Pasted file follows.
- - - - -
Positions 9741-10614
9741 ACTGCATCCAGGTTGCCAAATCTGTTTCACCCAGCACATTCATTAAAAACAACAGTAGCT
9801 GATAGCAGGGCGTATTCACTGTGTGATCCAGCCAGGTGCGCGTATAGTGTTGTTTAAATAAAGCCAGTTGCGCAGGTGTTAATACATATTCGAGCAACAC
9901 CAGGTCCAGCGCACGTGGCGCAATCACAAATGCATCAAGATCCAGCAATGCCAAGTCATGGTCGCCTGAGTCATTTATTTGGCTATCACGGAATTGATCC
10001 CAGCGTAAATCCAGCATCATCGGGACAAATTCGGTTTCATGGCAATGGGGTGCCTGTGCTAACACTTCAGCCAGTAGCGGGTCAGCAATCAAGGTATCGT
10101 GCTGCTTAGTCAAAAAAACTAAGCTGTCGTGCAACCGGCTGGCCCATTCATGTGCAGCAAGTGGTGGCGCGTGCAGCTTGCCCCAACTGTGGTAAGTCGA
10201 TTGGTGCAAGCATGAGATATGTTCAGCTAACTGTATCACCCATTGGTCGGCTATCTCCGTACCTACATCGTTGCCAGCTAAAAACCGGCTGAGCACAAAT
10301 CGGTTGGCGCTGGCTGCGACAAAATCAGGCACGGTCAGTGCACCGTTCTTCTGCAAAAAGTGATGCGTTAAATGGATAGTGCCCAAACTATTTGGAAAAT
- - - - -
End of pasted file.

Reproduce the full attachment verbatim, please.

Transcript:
Positions 9741-10614
9741 ACTGCATCCAGGTTGCCAAATCTGTTTCACCCAGCACATTCATTAAAAACAACAGTAGCT
9801 GATAGCAGGGCGTATTCACTGTGTGATCCAGCCAGGTGCGCGTATAGTGTTGTTTAAATAAAGCCAGTTGCGCAGGTGTTAATACATATTCGAGCAACAC
9901 CAGGTCCAGCGCACGTGGCGCAATCACAAATGCATCAAGATCCAGCAATGCCAAGTCATGGTCGCCTGAGTCATTTATTTGGCTATCACGGAATTGATCC
10001 CAGCGTAAATCCAGCATCATCGGGACAAATTCGGTTTCATGGCAATGGGGTGCCTGTGCTAACACTTCAGCCAGTAGCGGGTCAGCAATCAAGGTATCGT
10101 GCTGCTTAGTCAAAAAAACTAAGCTGTCGTGCAACCGGCTGGCCCATTCATGTGCAGCAAGTGGTGGCGCGTGCAGCTTGCCCCAACTGTGGTAAGTCGA
10201 TTGGTGCAAGCATGAGATATGTTCAGCTAACTGTATCACCCATTGGTCGGCTATCTCCGTACCTACATCGTTGCCAGCTAAAAACCGGCTGAGCACAAAT
10301 CGGTTGGCGCTGGCTGCGACAAAATCAGGCACGGTCAGTGCACCGTTCTTCTGCAAAAAGTGATGCGTTAAATGGATAGTGCCCAAACTATTTGGAAAAT